in those years. This is where we learn a lot more about him. In his memoires about his army experiences he never
says too much about his health or any sicknesses he had contracted. He was not a man to complain. He just got on with it.
However no doubt he was aware that many of his soldier peers in Iowa were claiming a pension and why shoud'nt he.
Towards the end of 1890 he startes the ball rolling about obtaining a pension. This would not be an easy task. As many ex soldiers know they are great guy when needed to fight but when it is all over well that's another story. Just take the 10 cent medals and go away and don't come looking for compensation or a pension. This is the story of the world's soldiers.
One thing that is surprising to find out about James is that though he writes a spirited account on his experiences he in fact contracted a rather nasty illness during the march with Sherman from Atlanta to the sea.
It is known from his pension application files that he in fact developed very severe eczema on this march.
Now let us look at the amount of trouble he had to get a pension in 1890 and the trouble he would have to maintain it. We now know that his main health problem on which his claim is based is his eczema.
On Dec. 2nd 1889.
James sign a Declaration of Original Invalid Pension witnessed by W.C.Newborn clerk of the Dstrict Court in Madison Co. This repeats information about his army service and health problems.The document is attested by M. C. Killan and J. V. Walker. It is interesting to see he mentions that the 16th Regt. was commanded by Lieut Smith Spore.
On Dec. 9th 1889.
James files his first application. He requires many people to give him references. Let us see just who.
On Dec. 21st. 1889.
James gets two gentlemen in the town of Winterset to vouch for basically that "he is who he is" a M. C. Killan and J. V. Walker. I would assume these were notable people in Winterset perhaps his bank manager or public figures known to Charles. This is signed on the probably in Winterset. The signatures are witnessed by W. C. Newborn a clerk and M. R. Shriver Deputy.
On Dec. 27th. 1889.
James has now to get affidavits from neighbours. He turns to three of his neighboures in Madison Co. a Willaim H. Doan, L. H. Smith and John H. Smith. Here is what L.H.Smith writes
This is to certify that I have been aquainted with James Gallaspie for 33 years 1856 - 1889.
He was in perfect health in Sixty Three and I saw him in Sixty Five after his discharge and have been aquainted
since with him and I know that he was seriouly afflicted with some scaby and bad sores on face and chin and
very sore eyes these sores
extended over his head and he is still so afflicted. I know him to be strictly temperate.
I know these facts from personal aquaintance with no bad habits. I know that he has been doctoring for this complaint continously since 1865.
He was disabled about one fourth up to eighteen hundred and seventy six and since then fully three fourths. He was a farmer before the war and is still a farmer. I have been aquainted with James Gillaspie for thirty three years from eighteen hundred and fifty six to the present time. The exception two years I was in the army and never knew anything to be the matter with him until I came home from the army.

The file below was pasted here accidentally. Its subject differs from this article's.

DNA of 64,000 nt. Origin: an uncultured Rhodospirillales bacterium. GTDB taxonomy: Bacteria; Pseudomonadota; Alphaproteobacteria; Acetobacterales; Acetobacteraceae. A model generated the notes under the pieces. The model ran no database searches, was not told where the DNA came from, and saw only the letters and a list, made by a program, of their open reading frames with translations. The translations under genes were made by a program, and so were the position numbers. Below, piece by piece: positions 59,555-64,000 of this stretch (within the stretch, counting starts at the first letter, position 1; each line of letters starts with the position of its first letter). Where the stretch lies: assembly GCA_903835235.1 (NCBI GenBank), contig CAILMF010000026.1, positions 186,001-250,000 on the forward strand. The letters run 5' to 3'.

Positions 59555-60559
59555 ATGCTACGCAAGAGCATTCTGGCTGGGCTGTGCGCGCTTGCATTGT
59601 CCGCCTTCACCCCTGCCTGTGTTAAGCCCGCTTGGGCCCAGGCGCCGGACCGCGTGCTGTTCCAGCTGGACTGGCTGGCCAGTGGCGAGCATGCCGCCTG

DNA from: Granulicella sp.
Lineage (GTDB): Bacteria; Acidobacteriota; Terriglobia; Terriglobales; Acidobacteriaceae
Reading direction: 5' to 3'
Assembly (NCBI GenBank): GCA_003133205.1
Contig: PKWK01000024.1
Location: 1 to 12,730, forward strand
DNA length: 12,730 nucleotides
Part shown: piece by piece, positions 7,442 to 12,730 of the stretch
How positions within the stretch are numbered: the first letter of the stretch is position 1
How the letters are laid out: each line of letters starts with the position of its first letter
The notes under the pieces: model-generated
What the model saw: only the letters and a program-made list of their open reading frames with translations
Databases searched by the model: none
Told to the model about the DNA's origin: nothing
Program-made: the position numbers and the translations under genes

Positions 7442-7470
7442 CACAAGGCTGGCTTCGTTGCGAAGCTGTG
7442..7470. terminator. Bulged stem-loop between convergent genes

L. H. Smith was 43 when he wrote this
affidavit. From William H. Doan and John H. Smith come very similar affidavits. Both talk of knowing James for many
commenting on how his health problem was caused by his war service. Also on his temperate character.
All three affidavits are signed by H. H. Miles J. P. for Madison Co.
James claim is numbered 742240.
On Jan. 3rd. 1890.
James has to obtain an affidavit on his health from his doctor L. M. Lidrick M. D. This medical affidavit is signed by L. M. Lidrick M. D. who resides in Winterset. It is signed by both Dr. Lidrick and the local magistrate. Here is what Dr. Lidrick says:
I herby certify that I have this day examined the above named James Gillaspie and found him affected
with persigo a very troublesome skin disease and further state that I treated him for said disease sometime during the
summer of A. D. 1865 and since that time xxxxx for him for said disease and so far the disease has resisted all
I was aquainted with the said James Gillaspie before he went into the army and I am quite sure he did not have this disease before he enlisted in the U.S. military service.
James has to secure references from two of his old soldier friends. A J. D. Comer a fellow private soldier in Co. F. of the Regiment a man known to Gillaspie testifies in a "Proof of Disability" document dated 29th. Jan. 1890 states.
That the said James Gillaspie while in the line of his duty between Atlanta and Savannah in the state
did on or about
the Month of December 1864 become disabled in the following manner. viz. about the 16th. of Nov. 1864 became sick
treated by the Regimental doctor. He rode in the ambulance for some days. This was on Shermans march south of Atlanta.
then became weak and walked for some time with a stick. After this he broke out with a skin disease in the face and
he would pull out his
whiskers with his fingers and had his whiskers shaved off at Savannah and on the end of the hairs
there was like a drop of matter.
That the facts stated are personally known to the affiant by reason of his being with the command at the time the claimant contracted his disability. Also says he shaved the claimant a great many times and knows that he did not have this skin disease until after he got up from this severe spell of fever. Also says claimant was treated at different times by Dr. Phillips on the march between Atlanta and Savannah in the state of Georgia between the following dates. Nov. 16th. 1864 and Dec. 20th. 1864..
The document is signed by the said J. D. Cromer. It is witnessed by E. T. Durfur Magistrate.
4th. Feb. 1890.
James gets another of his old army buddies a Josiah Donahue also a soldier in Co. A. from Story City Iowa also writes a Proof of Disability dated 4th. Feb. 1890. It basically repeats what was written in the earlier affidavit by Cromer. It is witnessed by Henry Wilson Jr. a local magistrate. Along with this Proof of Disability Donahue attaches a hand written letter.(one from Holt???>
17th. Feb. 1890.
An Inability Affidavit is signed by all three of his old soldier buddies ie Cromer, Holt and Donahue. It would appear that the army preferred to have the soldiers regimental doctor in this case Dr. Philips and one or more commissioned officers known to the soldier sign the pension claim. However neither Dr. Josiah Philips or the officers Lieuts. Smith Spore and James H. Stalcup were still alive so the testimony of three of his living soldier buddies was accepted.